Delving into the Colours of How We Depict Ancient Civilisations in Entertainment

Ancient Civilisations

Throughout human history, from the ages of cave paintings through to advanced civilizations, colours have had meaning. Live Science lays out all of the symbolic meanings of the core colours, such as red implying passion and purple connoting royalty. That said, it’s clear that great civilizations have understood colours to have different meanings to what we assign them today, and we even associate colours shown alongside ancient cultures and mythologies differently because of our understanding of life in those times. Ancient Civilisations-

Interaction of Color, available at Yale Books, details colour theory and how even the ancient Egyptians would practice phototherapy, as would civilizations in Greece, India, and China. So here, we’re delving into the colours that were used by and are presently strongly associated with some of the great civilizations of human history and Ancient Civilisations, particularly in popular entertainment media.

Egypt’s deep blues and golds

When conjuring up iconic images of ancient Egyptian society, the first things that likely come to mind are their monumental structures, like the pyramids and Great Sphinx, crafted from limestone and now a colour akin to their surroundings in the desert. Next, however, would be the iconic pharaoh’s headdress, as famously donned by king Tutankhamun, hooped in deep blue and gold. As detailed by Artsy, gold was thought to be the skin of the mythological deities, which is why pharaohs were both draped in the colour and had the metal used to seal their tombs. Blue, or specifically, a deep blue, was created in ancient Egypt by mixing copper oxides with silica.

The colour was used to symbolize life, rebirth, and fertility, per World History, all of which linked back to their worship of the anthropomorphized river Nile. The Nile’s timely flooding would provide fertility to the land and life to its inhabitants. Now, primarily because of the iconic image of King Tut’s Nemes, gold and deep blue are the colours most widely associated with ancient Egypt. In the 1999 hit movie The Mummy, the halls of the cursed high priest Imhotep are covered in gold, perhaps reflecting the character’s new god-like powers and importance. You’ll see a similar sentiment used throughout the best Assassin’s Creed game, Origins.

Norse’s browns and icy blues- Ancient Civilisations

The main aspects of Norse society that we know the most about today are their conquests and their mythology. However, while the people who comprised those known as the Vikings’ lands were prolific, much of what we know in historical records about their mythology comes from texts, as detailed by English History, as opposed to images and colourations. Picture stones have been recovered, but like much of Viking Art, little survived beyond the carvings on metal and stone: colouration beyond red backgrounds is rarely found, such as that found on the Tjängvide image stone or Stora Hammars I stone. However, Science Nordic relays that it’s known that Vikings did love colourful clothing.

Without much to signal iconic Viking colours, we modern people have assigned our own logical associations to them. Dark browns are a common feature through the assumption of Vikings wearing pelts made from animals to keep warm, as are icy blues to reflect the cold climate, ice, and steel. This colour scheme plays a part in the aesthetic of the Betway Casino game Thunderstruck II, which is centred on Thor but also features Odin and the Valkyrie. Powering the use of icy blue is the lightning summoned by Thor. In the top Mac game Banner Saga, you see this same blue make up many house colours, striped shields and be prevalent across the snow-laden backdrop.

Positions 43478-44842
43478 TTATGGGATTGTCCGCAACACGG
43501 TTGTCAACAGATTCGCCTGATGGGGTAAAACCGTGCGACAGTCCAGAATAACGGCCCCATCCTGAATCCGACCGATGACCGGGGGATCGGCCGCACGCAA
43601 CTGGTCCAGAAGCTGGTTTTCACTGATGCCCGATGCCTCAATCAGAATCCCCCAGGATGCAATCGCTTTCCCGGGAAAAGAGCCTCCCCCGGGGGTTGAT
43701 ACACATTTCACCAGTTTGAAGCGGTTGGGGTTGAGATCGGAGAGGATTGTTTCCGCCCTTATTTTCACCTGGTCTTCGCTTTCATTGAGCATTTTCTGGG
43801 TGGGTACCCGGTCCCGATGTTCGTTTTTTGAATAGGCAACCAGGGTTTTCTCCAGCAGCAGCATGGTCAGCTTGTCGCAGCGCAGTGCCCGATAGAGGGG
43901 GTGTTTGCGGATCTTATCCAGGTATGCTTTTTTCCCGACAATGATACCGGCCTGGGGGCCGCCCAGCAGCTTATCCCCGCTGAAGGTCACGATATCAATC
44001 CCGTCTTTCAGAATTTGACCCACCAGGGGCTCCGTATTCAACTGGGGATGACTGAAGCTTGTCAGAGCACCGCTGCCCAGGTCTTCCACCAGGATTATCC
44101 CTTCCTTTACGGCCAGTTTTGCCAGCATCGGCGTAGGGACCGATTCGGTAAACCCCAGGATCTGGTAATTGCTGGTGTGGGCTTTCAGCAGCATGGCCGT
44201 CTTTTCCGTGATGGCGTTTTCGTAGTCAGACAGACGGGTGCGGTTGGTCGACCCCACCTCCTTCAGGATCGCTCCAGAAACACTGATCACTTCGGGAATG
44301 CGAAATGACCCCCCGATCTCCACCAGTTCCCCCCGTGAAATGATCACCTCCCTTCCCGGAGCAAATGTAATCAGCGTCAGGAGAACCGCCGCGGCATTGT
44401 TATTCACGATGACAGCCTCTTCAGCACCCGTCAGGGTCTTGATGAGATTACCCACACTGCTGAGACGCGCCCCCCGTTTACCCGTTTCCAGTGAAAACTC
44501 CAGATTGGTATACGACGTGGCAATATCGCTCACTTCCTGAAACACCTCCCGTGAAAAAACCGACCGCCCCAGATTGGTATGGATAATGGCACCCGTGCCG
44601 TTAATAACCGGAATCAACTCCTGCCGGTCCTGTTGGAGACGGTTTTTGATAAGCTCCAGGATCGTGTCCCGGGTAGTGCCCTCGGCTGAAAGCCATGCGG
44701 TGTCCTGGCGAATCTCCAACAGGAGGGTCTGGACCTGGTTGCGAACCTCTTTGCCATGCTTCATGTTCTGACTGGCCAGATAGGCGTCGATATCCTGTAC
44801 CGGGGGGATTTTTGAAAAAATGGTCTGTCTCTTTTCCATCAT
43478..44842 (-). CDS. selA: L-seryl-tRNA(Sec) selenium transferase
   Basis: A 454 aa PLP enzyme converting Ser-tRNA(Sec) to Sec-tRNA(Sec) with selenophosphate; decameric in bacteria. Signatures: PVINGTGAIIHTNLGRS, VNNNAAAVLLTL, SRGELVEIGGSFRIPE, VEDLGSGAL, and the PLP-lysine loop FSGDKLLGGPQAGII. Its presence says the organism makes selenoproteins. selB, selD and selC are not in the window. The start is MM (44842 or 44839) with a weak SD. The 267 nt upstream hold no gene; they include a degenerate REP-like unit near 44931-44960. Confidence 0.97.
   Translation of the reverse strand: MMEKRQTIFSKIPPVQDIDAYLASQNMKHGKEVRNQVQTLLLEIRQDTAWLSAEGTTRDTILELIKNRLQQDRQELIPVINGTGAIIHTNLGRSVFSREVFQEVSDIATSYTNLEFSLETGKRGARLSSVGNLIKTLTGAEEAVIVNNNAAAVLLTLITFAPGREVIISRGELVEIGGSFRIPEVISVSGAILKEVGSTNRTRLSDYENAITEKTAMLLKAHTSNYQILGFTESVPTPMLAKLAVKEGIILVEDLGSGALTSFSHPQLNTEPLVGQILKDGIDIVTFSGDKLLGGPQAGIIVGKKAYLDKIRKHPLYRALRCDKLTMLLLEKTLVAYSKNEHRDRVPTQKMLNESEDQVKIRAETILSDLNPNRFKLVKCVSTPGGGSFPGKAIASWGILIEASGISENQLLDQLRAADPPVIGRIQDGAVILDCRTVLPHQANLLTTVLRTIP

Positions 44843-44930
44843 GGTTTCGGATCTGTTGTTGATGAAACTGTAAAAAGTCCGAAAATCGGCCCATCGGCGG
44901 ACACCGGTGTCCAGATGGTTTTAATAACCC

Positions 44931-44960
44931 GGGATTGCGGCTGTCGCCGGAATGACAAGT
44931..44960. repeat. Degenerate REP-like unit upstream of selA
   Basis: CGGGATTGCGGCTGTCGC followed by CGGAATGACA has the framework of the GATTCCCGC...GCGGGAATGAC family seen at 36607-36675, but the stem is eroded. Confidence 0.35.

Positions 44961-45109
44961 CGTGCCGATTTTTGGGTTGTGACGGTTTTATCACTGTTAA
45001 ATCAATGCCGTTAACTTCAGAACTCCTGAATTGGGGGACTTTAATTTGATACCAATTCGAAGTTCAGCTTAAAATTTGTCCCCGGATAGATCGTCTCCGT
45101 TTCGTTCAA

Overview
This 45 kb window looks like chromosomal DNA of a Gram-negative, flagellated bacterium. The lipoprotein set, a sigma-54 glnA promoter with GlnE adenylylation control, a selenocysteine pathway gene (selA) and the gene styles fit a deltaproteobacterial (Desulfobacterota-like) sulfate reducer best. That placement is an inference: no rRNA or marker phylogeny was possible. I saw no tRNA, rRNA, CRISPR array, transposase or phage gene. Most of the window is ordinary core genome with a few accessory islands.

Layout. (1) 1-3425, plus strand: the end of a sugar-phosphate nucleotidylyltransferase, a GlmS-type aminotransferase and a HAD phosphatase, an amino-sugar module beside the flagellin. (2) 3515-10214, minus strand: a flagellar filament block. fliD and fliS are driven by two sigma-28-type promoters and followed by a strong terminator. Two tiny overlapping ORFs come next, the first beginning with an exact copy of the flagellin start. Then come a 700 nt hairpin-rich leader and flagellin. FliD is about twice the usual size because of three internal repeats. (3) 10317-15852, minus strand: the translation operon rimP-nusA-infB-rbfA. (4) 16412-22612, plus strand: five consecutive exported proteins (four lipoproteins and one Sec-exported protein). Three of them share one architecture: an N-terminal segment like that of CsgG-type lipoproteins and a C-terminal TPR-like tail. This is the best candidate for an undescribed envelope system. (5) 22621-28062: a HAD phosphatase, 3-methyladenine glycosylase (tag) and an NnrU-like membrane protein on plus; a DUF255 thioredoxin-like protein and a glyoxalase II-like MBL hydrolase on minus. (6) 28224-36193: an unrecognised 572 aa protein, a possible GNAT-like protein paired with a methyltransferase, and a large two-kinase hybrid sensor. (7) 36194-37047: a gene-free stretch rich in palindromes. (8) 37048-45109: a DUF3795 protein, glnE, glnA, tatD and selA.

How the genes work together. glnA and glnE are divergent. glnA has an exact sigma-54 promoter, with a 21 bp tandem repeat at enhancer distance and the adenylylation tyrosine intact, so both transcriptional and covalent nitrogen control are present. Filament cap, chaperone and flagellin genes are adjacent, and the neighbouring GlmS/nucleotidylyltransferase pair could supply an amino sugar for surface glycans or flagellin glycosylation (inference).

Aztec’s dark greens and reds

The infamously fearsome Mesoamerican civilization of the Aztecs built great cities on lakes, ritually sacrificed people to the gods, and has one of the richest mythologies on record. Eye-witness accounts of the time have greatly, but likely with some bias, helped us to understand this long-lost culture. The Florentine Codex is one such invaluable source, with the original copy documenting the history, religion, and culture of the Aztecs. In the codex, images of warriors like Capitulo 21 have helped us to create a colour association, with red and green being the most prominent. What tends to stand out are the bright red pigments used for rituals and the dark greens often from the feathers worn.

Colour Meanings details that red represented the rising of the sun, with the incredibly important feathered-serpent deity Quetzalcóatl often shown in red and facing east – as is customary of red Aztec figures. The long green feathers of the now-named resplendent quetzal bird became associated with Quetzalcóatl, with the green of a snake also important to its image. Perhaps the most striking use of this Aztec imagery, especially as we’re discussing deities, is Ogre from the Tekken video game series. Debuting in Tekken 3, which can now be played at Retro Games, the “God of Fighting” has dark green skin, wears a crown of long red feathers, and wears Aztec-sculpted gold armour. While Tekken 7 may be one of the best fighting games out there, Ogre’s last appearance was in Tekken Tag Tournament 2.

Small insights into the history of these great ancient civilisations and cultures have created a foundational colour association with each of them, which has, in turn, continued to be leaned upon in modern entertainment media to reinforce such relations.

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